Jeffrey Goines: You know what crazy is? Crazy is majority rules. Take germs, for example.
James Cole: Germs?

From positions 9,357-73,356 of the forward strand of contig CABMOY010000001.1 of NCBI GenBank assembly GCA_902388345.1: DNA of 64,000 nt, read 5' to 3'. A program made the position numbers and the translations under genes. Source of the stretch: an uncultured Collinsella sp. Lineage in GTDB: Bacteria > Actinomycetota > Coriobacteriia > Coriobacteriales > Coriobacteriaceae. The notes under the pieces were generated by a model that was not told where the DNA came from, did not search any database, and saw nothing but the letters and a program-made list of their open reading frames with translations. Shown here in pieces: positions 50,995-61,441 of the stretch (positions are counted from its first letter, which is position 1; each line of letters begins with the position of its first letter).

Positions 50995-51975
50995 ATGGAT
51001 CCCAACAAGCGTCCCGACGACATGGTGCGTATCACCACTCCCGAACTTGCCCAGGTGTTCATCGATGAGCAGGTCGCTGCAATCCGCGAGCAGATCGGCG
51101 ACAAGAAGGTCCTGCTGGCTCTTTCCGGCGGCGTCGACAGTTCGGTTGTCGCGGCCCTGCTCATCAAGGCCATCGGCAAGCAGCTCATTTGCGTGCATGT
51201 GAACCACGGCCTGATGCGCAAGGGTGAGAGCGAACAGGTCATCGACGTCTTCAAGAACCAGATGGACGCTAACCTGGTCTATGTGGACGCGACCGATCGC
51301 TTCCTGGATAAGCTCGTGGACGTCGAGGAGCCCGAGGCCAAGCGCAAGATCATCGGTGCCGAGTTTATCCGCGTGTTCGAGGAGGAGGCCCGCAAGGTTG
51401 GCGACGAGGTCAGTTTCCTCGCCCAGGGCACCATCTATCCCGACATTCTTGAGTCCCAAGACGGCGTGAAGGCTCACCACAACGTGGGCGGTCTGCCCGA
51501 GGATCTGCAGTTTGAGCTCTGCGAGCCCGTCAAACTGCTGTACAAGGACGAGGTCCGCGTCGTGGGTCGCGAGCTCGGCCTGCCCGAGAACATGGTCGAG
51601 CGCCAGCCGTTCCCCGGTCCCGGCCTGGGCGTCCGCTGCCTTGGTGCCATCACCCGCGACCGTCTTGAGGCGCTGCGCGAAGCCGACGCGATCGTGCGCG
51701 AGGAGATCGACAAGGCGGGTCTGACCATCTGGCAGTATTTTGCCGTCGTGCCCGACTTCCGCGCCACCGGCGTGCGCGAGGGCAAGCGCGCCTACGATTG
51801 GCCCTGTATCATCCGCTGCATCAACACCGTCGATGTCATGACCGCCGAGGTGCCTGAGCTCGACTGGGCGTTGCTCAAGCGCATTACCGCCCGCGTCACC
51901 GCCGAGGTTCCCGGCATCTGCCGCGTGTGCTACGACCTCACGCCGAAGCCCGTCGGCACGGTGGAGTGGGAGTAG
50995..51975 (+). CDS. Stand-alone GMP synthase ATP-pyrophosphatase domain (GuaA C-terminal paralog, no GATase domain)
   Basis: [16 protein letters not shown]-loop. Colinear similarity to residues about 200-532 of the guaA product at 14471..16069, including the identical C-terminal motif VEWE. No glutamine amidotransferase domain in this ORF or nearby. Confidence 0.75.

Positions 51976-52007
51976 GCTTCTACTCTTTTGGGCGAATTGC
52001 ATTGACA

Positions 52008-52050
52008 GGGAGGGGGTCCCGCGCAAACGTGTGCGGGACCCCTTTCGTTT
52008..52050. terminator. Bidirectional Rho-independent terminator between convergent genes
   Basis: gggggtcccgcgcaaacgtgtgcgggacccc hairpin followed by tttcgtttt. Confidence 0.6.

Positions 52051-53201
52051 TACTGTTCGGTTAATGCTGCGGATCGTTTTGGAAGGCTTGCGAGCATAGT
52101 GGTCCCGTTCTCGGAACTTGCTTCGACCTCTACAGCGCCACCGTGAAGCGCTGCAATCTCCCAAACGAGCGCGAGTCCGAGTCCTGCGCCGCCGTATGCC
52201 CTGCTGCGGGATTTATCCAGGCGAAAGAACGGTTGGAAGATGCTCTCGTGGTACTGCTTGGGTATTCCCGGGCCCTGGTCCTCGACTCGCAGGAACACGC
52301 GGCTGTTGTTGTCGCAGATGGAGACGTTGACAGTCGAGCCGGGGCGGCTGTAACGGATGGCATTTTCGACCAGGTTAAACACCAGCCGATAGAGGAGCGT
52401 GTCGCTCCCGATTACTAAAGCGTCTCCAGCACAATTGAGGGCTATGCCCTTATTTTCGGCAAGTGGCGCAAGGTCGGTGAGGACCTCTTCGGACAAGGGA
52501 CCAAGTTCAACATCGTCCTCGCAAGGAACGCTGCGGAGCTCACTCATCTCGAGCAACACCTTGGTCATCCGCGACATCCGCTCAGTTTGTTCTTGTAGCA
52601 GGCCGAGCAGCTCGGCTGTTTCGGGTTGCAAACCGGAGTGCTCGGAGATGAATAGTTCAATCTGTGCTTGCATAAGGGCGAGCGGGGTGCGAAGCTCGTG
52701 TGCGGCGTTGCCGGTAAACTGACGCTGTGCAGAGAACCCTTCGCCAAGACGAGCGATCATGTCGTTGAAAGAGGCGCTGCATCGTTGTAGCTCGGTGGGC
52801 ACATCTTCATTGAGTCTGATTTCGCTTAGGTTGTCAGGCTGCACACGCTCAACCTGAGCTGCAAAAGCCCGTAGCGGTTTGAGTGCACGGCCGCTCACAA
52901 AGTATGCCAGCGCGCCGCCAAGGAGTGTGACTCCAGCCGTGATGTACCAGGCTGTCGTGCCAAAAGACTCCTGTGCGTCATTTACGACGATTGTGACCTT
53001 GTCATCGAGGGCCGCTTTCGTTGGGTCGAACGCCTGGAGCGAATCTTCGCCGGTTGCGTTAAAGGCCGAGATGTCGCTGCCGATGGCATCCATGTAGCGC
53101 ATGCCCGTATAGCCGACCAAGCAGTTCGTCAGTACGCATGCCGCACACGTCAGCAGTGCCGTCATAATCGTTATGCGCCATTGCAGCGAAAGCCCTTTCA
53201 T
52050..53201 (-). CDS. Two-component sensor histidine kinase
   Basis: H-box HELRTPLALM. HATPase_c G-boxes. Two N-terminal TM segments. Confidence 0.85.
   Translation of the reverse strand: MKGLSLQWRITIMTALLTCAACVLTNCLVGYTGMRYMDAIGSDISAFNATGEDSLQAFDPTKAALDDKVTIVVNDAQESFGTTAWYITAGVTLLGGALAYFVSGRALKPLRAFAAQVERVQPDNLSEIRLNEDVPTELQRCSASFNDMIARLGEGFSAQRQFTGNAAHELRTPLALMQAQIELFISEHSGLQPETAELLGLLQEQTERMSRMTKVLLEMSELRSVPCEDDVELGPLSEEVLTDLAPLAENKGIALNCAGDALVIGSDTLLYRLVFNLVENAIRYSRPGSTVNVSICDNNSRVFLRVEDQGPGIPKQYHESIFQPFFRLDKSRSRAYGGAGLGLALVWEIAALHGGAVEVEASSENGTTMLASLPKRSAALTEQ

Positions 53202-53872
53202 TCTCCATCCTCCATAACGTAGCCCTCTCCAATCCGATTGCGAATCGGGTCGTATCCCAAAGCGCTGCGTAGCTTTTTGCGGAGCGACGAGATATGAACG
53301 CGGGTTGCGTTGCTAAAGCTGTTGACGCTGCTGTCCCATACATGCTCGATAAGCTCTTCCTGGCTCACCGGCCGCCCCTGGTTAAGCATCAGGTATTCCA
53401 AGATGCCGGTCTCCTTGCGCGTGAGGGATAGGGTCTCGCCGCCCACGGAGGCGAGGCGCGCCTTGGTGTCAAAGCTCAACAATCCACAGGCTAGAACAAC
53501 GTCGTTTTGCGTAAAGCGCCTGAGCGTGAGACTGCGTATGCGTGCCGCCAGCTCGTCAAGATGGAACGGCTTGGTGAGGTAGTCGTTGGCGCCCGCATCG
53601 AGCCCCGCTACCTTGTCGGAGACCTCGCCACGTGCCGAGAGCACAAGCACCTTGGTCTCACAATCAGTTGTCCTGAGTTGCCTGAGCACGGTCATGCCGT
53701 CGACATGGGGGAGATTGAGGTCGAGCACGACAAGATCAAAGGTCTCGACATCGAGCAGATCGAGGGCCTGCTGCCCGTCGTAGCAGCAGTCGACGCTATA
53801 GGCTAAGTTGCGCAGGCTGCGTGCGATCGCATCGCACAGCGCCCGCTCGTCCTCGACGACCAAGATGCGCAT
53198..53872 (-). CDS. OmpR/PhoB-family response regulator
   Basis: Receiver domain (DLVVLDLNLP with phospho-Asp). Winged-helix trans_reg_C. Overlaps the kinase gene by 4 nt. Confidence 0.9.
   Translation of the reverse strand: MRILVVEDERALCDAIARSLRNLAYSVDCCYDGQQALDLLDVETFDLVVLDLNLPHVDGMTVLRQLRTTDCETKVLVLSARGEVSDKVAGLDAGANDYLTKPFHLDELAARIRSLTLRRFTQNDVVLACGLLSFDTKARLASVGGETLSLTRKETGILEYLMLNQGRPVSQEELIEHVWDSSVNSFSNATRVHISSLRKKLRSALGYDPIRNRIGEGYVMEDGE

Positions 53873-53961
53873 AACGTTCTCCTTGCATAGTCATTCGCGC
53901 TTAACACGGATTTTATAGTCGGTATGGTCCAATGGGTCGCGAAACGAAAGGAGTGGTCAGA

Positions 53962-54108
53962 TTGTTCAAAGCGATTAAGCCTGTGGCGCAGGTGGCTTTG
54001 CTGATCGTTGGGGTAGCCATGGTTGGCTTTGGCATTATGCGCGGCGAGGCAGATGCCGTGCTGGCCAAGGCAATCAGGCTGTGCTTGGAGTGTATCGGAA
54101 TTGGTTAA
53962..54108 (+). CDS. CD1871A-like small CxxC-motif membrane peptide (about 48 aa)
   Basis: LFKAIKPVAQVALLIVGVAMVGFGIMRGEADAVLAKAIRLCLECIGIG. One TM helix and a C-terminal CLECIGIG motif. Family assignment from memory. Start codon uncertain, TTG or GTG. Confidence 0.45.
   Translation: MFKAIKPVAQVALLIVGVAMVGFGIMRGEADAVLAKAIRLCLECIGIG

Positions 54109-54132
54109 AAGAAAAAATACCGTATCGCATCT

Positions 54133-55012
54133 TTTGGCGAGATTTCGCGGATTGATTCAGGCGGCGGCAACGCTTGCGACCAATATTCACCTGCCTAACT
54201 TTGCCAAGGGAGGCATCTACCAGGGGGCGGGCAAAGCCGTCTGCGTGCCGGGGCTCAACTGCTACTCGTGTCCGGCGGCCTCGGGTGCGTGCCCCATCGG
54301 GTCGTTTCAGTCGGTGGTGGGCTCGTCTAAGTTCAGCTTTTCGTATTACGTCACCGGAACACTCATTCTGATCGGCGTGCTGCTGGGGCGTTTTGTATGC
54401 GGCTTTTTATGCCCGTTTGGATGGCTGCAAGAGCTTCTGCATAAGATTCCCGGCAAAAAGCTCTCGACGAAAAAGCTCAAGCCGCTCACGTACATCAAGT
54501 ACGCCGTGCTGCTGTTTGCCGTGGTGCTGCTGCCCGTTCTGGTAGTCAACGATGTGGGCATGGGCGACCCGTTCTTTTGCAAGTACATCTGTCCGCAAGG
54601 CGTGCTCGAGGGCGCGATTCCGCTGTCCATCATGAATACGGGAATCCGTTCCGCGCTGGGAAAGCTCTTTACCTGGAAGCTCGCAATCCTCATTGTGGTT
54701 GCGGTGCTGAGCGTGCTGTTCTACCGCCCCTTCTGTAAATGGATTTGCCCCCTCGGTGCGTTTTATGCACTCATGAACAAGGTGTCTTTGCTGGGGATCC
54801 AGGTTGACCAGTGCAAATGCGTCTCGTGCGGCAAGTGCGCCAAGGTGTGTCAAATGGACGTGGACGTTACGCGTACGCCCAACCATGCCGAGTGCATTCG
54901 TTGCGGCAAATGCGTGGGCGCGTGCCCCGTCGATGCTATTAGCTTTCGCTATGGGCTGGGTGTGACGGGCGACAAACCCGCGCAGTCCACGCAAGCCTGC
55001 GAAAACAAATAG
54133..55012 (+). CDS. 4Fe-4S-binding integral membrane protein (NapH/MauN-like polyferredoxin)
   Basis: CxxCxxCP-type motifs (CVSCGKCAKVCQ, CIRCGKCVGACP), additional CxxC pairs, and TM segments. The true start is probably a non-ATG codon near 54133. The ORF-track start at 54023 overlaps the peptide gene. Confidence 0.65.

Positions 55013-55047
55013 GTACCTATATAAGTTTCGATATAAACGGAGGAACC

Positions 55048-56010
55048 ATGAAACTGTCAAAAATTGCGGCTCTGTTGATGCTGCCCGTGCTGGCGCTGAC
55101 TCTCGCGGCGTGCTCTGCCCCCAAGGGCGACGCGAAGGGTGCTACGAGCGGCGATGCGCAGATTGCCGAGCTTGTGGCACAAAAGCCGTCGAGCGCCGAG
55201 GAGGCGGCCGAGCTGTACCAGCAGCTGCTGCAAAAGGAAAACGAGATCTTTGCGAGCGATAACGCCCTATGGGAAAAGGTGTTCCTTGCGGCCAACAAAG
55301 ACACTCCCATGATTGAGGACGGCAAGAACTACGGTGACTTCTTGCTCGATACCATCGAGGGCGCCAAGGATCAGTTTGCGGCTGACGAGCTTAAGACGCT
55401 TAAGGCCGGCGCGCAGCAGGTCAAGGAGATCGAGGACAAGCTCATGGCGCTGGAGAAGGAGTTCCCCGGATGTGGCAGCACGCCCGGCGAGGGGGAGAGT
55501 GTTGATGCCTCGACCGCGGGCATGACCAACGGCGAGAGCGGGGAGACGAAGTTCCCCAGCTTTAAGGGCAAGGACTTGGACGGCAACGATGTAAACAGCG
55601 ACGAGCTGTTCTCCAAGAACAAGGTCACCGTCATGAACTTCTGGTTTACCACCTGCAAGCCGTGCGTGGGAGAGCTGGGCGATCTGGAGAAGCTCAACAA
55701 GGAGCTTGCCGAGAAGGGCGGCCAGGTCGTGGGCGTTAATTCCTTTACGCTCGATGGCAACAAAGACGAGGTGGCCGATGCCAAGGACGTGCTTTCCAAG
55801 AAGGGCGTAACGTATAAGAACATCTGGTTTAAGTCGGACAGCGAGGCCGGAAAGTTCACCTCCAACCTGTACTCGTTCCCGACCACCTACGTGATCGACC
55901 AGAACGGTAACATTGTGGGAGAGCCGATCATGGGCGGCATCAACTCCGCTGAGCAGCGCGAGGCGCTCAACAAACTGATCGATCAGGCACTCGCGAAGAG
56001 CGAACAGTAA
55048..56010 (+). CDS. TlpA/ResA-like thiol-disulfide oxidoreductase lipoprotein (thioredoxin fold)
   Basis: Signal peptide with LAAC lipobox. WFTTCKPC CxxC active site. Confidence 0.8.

Jeffrey Goines: Uh-huh. In the eighteenth century, no such thing, nada, nothing. No one ever imagined such a thing. No sane person, anyway. Ah! Ah! Along comes this doctor, uh, uh, uh, Semmelweis, Semmelweis. Semmelweis comes along. He's trying to convince people, well, other doctors mainly, that's there's these teeny tiny invisible bad things called germs that get into your body and make you sick. Ah? He's trying to get doctors to wash their hands. What is this guy? Crazy? Teeny, tiny, invisible? What do you call it? Uh-uh, germs? Huh? What? Now, cut to the 20th century. Last week, as a matter of fact, before I got dragged into this hellhole. I go in to order a burger in this fast food joint, and the guy drops it on the floor. Jim, he picks it up, he wipes it off, he hands it to me like it's all OK. "What about the germs?" I say. He says, "I don't believe in germs. Germs is just a plot they made up so they can sell you disinfectants and soaps." Now he's crazy, right? See? Ah! Ah! There's no right, there's no wrong, there's only popular opinion.